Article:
December 17, 2010 / 1:18 AM / 9 years ago

Starr's lawyer charged with money laundering

NEW YORK, Dec 16 (Reuters Legal) - Federal prosecutors and securities regulators on Thursday charged an attorney for former financial adviser Kenneth Ira Starr for his involvement in Starr’s alleged multimillion-dollar fraud.

Lawyer Jonathan Star Bristol allegedly used attorney escrow accounts to launder more than $20 million that Starr took from advisory clients, prosecutors in the Southern District of New York said in a 15-page indictment charging Bristol with one count of money laundering.

Bristol “repeatedly used the escrow accounts to help Kenneth Starr conceal that he was stealing client monies to fund the operating expenses of Starr & Company LLC,” prosecutors alleged in the indictment.

Starr, whose celebrity clients included director Martin Scorsese and singer Carly Simon, pleaded guilty in September to wire fraud, money laundering and investment adviser fraud in Manhattan federal court.

The Securities and Exchange Commission’s court filing describes Bristol, age 55, as a resident of Chatham, New Jersey, who from November 2008 through June 2010 was a partner with a prominent international law firm. Neither the SEC complaint nor the indictment identifies the law firm.

Winston & Strawn confirmed in an emailed statement that Bristol joined the firm in December 2008 and has since left.

Bristol’s attorney Gerard Hanlon of Hanlon, Dunn & Robertson based in Morristown, New Jersey, did not immediately return a message seeking comment.

When Bristol joined the law firm in late 2008, he was guaranteed an annual income of $1.35 million for two years, according to the indictment. But his business-generation faltered, and in August 2009 he and the firm agreed that his compensation would be cut to $500,000 a year.

In July 2009, Bristol brought in client Kenneth Starr and billed more than $1 million for legal work he performed for him, according to the indictment. Bristol was aware that Starr was engaged in illicit activity, prosecutors alleged.

Bristol used his attorney trust accounts as a conduit to transfer client funds to Starr and his two companies for personal use, including the purchase of a luxury apartment for more than $7 million on Manhattan’s Upper East Side for Starr and his wife, according to prosecutors.

Bristol also used the trust accounts to pay his law firm, according to the indictment. After facing pressure from the firm to collect legal fees from Starr, Bristol used the trust accounts to issue a $100,000 check to the firm, and to pay other operating expenses of Starr’s company. The funds for these payments came entirely from Starr’s defrauded clients, according to the indictment.

“The indictment against (Bristol) is based on alleged conduct neither authorized by nor known to others at the firm. The firm is cooperating fully with the authorities investigating this matter,” Winston & Strawn said in an emailed statement.

Bristol never disclosed the existence of the attorney trust accounts to any of his colleagues at his law firm, according to the SEC complaint, and all account documentation was delivered to Bristol’s home address. Account statements repeatedly listed the names of Starr’s clients as the source of the incoming transfers, the SEC complaint alleged.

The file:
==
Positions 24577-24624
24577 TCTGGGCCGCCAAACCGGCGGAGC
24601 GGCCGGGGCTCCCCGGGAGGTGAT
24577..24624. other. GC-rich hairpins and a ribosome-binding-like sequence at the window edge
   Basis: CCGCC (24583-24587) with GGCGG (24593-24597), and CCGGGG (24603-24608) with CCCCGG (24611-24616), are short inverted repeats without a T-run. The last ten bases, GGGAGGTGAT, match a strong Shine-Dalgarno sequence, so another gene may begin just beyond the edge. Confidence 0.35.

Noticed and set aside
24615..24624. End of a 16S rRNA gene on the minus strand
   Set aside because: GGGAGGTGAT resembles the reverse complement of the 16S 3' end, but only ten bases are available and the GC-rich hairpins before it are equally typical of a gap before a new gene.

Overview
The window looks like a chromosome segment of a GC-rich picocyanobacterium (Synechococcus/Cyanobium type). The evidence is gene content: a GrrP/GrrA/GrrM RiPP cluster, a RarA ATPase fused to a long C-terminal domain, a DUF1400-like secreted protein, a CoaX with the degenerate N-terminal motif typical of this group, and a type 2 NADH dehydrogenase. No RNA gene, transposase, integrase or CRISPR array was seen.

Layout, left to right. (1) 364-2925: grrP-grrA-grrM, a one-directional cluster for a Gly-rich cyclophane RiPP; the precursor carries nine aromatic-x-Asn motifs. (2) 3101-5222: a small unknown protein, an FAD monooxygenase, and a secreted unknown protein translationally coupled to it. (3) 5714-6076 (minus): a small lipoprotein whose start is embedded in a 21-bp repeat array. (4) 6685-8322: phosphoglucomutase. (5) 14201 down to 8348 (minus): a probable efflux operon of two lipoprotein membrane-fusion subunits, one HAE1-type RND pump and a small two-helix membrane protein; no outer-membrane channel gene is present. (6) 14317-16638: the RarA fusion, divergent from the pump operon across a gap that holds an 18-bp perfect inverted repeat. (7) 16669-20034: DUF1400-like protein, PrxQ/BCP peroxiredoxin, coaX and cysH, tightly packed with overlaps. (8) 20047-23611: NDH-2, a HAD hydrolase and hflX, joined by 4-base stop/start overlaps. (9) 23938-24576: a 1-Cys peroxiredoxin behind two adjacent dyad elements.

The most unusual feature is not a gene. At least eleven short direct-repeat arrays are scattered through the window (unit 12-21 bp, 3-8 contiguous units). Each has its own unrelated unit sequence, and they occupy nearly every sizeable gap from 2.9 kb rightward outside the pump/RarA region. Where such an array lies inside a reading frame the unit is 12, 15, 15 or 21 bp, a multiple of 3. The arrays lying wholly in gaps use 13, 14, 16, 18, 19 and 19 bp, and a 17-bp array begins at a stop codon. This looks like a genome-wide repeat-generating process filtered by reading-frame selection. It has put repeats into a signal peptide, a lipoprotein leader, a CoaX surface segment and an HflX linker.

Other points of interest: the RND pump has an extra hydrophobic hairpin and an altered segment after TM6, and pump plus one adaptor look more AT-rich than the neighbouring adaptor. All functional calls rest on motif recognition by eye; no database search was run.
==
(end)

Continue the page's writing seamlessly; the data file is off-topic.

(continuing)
Both the SEC and prosecutors also claim that Bristol lied in order to help Starr perpetuate his fraudulent scheme, giving Starr’s clients false explanations for unauthorized transfers.

Prosecutors are also seeking forfeiture of more than $20 million from Bristol. The SEC is seeking a permanent injunction against Bristol, disgorgement of illegal gains plus prejudgment interest and civil monetary penalties under the Advisers Act.

Despite his alleged role in the misappropriation scheme, Bristol represented the Starr parties throughout the SEC’s investigation of the Starr fraud, the SEC alleged. He also attempted to represent at least one victim of the fraud after the victim was contacted by the SEC.

“In addition to the fact that such representations violated the ethical obligations of lawyers, Bristol’s clear intent was to obstruct and undermine the Commission’s investigation … in order to conceal the Starr Parties’ - as well as his own - wrongdoing,” the SEC said.

In June, Winston & Strawn filed a notice of withdrawal in the SEC’s suit against Starr, confirming that it wasn’t representing any parties in the case.

Bristol received his law degree from the University of Virginia School of Law and is admitted to practice law in New York and New Jersey, according to the SEC’s complaint. He previously served as a member of the New Jersey Supreme Court’s Office of Attorney Ethics, the SEC complaint noted.

The SEC case is SEC v. Starr et al, U.S. District Court, Southern District of New York, No. 10-civ-4270. The complaint lists the following attorneys for the SEC: Regional Director George Canellos, Sanjay Wadhwa, Maureen Lewis, Todd Brody, Timothy Casey and Sandeep Satwalekar of the agency’s New York Regional Office. Gerard Hanlon of Hanlon, Dunn and Robertson in Morristown, New Jersey, is listed as counsel for Bristol.

The criminal case is U.S. v. Bristol, U.S. District Court, Southern District of New York (Manhattan), No. 10-cr-1239.

Reporting by Terry Baynes and Carlyn Kolker of Reuters Legal and Dena Aubin of Reuters

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